• Since QFC is not a separate geographical zone, all QFC entities are allowed to have an office and conduct business anywhere in Qatar provided QFCA approval is obtained in respect of the particular premises. Thus our Client can serve both the local and international market.
    • QFC has no restrictions in terms of currency in which QFC-regulated entities may deal. They may deal in, or take deposits, in Qatari Riyals or any other currency.
    • In January 2021, a GCC-led economic and political embargo on Qatar was lifted. Overseas funds pour back into Qatar, especially from high net worth individuals from Saudi Arabia and the UAE. Consequently, demand for local financial services is growing. This is a good time to launch financial services innovations into the local market including i) payment solutions ii) e-wallets iii) wealth management services iv) cybersecurity solutions v) blockchain technologies and others.
    • Qatar will pull out all the stops to compete with Saudi Arabia, the UAE and Bahrain, including in the financial services sector. The QFC aims to bring in US$25 billion in investments by 2022. In January 2020, 800 FinTech firms were operating in QFC. The National Fintech Strategy will see this figure rise. Covid-19 is accelerating demand for financial technology (FinTech) services. Qatar is trying to attract more FinTech companies to its shores. For example:
      • QFC plans to waive i) licence application fees and ii) first-year licence renewal fees for FinTechs.
      • Qatar Fintech Hub (QFTH) is a local incubator/accelerator, assisting FinTechs to i) access local and international markets ii) find investors and iii) relocate to Qatar from overseas.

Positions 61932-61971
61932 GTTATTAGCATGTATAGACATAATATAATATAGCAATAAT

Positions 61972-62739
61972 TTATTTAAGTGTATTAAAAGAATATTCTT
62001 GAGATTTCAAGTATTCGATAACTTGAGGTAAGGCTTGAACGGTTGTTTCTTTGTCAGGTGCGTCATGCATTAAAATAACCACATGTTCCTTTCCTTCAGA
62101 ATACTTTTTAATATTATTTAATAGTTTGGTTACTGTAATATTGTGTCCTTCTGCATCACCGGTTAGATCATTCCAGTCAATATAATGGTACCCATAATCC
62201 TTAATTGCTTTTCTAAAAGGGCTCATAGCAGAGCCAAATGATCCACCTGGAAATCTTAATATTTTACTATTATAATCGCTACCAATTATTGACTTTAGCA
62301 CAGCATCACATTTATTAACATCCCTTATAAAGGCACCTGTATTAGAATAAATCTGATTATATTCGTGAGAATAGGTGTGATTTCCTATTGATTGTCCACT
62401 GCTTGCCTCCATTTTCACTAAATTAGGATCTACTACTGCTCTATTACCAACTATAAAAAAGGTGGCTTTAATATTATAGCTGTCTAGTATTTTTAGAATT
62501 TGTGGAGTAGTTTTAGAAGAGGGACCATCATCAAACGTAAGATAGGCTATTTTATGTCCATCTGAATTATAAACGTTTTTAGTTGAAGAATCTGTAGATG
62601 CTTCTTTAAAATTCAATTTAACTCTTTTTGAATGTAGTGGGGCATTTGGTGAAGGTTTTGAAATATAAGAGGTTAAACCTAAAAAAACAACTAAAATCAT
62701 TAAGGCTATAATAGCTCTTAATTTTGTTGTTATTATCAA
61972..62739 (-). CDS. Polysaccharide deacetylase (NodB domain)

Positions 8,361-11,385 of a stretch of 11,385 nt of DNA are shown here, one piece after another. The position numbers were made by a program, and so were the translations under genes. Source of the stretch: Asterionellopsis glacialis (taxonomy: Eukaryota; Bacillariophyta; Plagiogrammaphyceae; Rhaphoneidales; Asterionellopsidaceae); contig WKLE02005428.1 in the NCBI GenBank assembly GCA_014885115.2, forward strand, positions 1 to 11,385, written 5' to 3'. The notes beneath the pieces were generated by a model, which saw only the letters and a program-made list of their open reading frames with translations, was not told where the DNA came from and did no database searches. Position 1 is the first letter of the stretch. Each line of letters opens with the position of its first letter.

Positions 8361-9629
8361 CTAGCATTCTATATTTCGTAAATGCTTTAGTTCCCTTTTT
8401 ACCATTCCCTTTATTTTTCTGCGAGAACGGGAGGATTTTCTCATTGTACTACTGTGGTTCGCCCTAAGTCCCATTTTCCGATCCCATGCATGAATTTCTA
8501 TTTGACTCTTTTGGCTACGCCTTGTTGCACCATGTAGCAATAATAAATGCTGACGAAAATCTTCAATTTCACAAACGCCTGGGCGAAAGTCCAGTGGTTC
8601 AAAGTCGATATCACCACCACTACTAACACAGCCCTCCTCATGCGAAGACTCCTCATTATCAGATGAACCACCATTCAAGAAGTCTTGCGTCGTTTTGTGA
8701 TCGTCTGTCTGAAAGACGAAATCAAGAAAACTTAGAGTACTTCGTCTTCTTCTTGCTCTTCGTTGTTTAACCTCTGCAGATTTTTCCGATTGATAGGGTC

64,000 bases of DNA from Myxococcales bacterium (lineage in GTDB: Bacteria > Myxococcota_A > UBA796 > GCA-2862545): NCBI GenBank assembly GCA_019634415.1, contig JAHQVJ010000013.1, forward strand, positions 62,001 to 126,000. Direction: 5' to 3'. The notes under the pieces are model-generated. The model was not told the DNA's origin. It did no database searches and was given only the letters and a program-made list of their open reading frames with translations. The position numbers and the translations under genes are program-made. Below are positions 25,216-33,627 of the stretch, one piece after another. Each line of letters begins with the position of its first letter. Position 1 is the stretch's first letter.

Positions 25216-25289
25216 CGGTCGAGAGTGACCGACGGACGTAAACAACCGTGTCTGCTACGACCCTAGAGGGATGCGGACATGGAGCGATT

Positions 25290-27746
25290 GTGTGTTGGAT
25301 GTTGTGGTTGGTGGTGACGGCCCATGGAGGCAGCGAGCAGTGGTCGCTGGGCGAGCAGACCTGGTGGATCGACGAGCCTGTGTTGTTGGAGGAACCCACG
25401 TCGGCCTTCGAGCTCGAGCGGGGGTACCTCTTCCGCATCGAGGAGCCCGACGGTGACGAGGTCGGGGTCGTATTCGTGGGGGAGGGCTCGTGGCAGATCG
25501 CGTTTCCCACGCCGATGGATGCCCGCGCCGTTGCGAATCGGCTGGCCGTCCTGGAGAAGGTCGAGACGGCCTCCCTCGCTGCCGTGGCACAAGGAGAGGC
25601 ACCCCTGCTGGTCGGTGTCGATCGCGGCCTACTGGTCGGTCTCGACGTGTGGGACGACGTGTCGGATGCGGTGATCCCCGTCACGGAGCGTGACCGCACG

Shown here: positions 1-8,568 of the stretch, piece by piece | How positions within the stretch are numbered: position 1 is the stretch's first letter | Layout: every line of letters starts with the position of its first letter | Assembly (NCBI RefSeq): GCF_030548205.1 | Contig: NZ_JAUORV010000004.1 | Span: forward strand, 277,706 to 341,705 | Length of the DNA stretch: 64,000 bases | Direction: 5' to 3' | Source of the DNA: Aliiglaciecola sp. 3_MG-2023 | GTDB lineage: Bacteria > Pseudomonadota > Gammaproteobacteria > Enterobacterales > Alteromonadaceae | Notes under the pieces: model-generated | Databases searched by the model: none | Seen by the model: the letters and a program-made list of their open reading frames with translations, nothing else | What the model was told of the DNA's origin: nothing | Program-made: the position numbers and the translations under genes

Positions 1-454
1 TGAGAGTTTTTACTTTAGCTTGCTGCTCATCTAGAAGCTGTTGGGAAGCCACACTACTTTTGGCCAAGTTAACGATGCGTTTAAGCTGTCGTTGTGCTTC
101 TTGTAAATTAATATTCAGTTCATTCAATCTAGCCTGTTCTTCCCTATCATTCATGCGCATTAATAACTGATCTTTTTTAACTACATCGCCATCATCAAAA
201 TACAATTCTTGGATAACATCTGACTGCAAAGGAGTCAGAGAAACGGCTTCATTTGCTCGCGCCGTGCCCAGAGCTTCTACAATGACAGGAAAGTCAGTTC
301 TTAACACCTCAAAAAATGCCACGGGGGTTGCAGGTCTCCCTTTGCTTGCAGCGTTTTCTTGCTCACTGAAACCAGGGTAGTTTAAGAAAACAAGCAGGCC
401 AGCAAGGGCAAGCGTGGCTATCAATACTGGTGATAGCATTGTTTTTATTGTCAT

• Islamic banks account for more than a quarter of all financing in Qatar. In 2021, some local Islamic banks will merge, boosting bank capitalisation. Islamic FinTechs will be a key beneficiary of this trend, because they will have access to even more funding opportunities.
  • About Qatar Financial Centre

    • QFC was set up in 2005 to attract international financial institutions and firms to establish business operations in Doha.
    • There are currently more than 900 local and international companies in the QFC, comprising investment and private banking, (re)insurance and asset management firms (each of which is regulated); and consultancy service providers, law firms and financial services recruitment firms.
    • The QFC Authority manages (QFCA) and maintains the QFC legal and tax environment, and licenses firms to conduct business in or from the QFC.
    • The QFC Regulatory Authority is the independent regulator of the QFC, established to authorise and regulate firms and individuals conducting financial services in or from the QFC.
    • In the interests of transparency, QFC-licensed company details and information are searchable, accessible and available to all (click link). This includes information about a company’s permitted activities.
  • Engagement fees and timelines

    Our typical fees to set up a QFC company amount to US$33,475 and includes i) registering the company with the QFCA ii) assisting our Client to locate office space in QFC iii) government licence fees iv) a Qatar corporate bank account and v) project management fees for two months.

    Click the invoice below for details.

    View invoice

  • Risks to setting up a financial company in Qatar

    • There is a risk that Qatar’s relations with Saudi Arabia, the UAE and Bahrain will once again sour, and that the country will once again be isolated by sanctions. Dubai, Bahrain and Riyadh lie in wait to pry financial services business away from Doha.
    • Qatar’s financial services sector is not as well regulated as Dubai or Bahrain. For FinTechs, in particular, this is a growth constraint. Few FinTechs would currently choose Qatar as a base from which to scale up. Furthermore, there is little in the way of angel investor community in Qatar.

Conclusion

Healy Consultants Group PLC is happy to help multi-national Clients’ with Qatari business set up. Communicate with us on the contact details below.

Contact us

For additional information on our industrial free zone company formation services in Qatar, please contact our in-house country expert, Ms. Chrissi Zamora, directly:
client relationship officer - Chrissi